As time passes and Christy enters adulthood, he blossoms into a gifted artist. His paintings initially look more or less like you’d expect paintings produced by someone’s left foot to look, but he over time he develops an elegant, distinctive style. Alas, hope is a double-edged sword: as Christy’s communication abilities improve and his life begins to approach something resembling normality, he starts harboring dreams of bigger and better things. He wants romance, a family, a home of his own – a real life. When it becomes brutally, painfully clear that these things won’t be easily attained, Christy unleashes his anger on both himself and those around him.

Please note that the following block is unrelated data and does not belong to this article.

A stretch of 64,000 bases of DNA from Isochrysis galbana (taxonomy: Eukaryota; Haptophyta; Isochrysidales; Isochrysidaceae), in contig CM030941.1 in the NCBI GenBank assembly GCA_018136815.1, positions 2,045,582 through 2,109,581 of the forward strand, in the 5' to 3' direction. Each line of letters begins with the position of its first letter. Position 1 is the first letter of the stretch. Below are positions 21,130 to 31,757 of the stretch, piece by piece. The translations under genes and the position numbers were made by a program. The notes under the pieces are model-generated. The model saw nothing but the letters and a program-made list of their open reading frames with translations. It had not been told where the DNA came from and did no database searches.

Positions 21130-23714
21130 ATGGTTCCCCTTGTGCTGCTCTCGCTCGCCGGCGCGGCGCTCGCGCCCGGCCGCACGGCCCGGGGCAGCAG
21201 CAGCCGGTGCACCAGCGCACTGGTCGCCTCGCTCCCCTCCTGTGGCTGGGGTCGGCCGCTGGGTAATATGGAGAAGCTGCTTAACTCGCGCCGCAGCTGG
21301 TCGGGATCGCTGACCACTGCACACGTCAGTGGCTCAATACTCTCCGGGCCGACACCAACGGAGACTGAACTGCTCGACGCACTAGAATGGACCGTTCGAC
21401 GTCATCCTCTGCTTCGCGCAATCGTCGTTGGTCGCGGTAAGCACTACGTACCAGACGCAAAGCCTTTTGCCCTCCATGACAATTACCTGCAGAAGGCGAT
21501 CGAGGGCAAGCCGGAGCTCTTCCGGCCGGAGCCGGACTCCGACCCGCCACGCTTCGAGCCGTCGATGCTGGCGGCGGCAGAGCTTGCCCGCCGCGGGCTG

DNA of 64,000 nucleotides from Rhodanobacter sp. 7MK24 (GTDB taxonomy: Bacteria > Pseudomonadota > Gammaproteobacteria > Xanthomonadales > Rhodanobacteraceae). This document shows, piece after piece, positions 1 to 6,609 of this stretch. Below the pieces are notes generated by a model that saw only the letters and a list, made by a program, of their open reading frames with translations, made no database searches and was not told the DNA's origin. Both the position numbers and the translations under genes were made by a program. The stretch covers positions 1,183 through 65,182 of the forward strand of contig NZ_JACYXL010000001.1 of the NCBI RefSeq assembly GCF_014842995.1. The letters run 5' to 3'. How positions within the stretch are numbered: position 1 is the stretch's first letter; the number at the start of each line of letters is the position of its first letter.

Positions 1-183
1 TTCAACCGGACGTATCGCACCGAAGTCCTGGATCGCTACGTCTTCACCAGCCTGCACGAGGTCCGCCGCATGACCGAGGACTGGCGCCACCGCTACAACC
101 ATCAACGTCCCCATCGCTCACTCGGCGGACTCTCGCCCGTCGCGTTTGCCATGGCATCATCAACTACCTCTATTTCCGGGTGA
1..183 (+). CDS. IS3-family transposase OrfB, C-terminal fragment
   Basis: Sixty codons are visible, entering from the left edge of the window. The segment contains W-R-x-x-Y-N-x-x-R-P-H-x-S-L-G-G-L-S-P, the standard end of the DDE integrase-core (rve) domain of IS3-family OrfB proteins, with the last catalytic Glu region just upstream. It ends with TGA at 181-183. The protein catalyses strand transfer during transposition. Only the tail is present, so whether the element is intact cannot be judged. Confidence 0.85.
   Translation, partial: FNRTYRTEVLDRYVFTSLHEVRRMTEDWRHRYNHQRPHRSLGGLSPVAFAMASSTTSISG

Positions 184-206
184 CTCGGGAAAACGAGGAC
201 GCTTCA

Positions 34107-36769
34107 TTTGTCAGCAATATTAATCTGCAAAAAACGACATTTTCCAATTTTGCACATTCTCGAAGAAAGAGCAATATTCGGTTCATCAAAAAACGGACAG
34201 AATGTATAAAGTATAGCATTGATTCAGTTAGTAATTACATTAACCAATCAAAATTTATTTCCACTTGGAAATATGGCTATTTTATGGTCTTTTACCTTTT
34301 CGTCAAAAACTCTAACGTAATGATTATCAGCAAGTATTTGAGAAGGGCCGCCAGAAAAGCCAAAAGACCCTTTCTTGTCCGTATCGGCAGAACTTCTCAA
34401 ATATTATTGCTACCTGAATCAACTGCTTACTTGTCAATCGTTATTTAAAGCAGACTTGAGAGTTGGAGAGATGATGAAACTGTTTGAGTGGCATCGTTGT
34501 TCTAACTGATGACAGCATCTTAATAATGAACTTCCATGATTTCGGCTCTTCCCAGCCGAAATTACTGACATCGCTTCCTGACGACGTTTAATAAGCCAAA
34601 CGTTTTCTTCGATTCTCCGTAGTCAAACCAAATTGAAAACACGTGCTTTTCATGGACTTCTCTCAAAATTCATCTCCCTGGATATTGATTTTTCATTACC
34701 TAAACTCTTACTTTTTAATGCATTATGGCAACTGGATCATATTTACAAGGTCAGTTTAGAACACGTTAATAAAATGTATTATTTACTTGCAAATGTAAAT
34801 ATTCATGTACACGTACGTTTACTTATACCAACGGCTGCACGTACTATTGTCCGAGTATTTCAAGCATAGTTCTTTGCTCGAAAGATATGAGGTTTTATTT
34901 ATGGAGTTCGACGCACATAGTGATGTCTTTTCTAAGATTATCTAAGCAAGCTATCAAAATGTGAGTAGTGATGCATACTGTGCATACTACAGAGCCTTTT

Daniel Day-Lewis’ performance is an extraordinarily committed piece of acting which still ranks among the finest work of his career. He flings himself into the role with almost alarming abandon (he broke two ribs during the making of the film), fully capturing the overwhelming physical struggle of every action Christy undertakes. It’s a big, aggressive performance in a lot of ways, but you never catch Day-Lewis needlessly showboating. He works hard to ensure that we see the character rather than the actor, and to ensure that we see the human being rather than his disability. It’s hard to forget Day-Lewis’ burning, passionate eyes, conveying a level of intense feeling that Christy’s friends and family simply aren’t equipped to deal with. Every aspect of his life requires enormous effort, and he has little patience for able-bodied people who act without focus or purpose. “F— all love that isn’t 100% commitment!” he barks.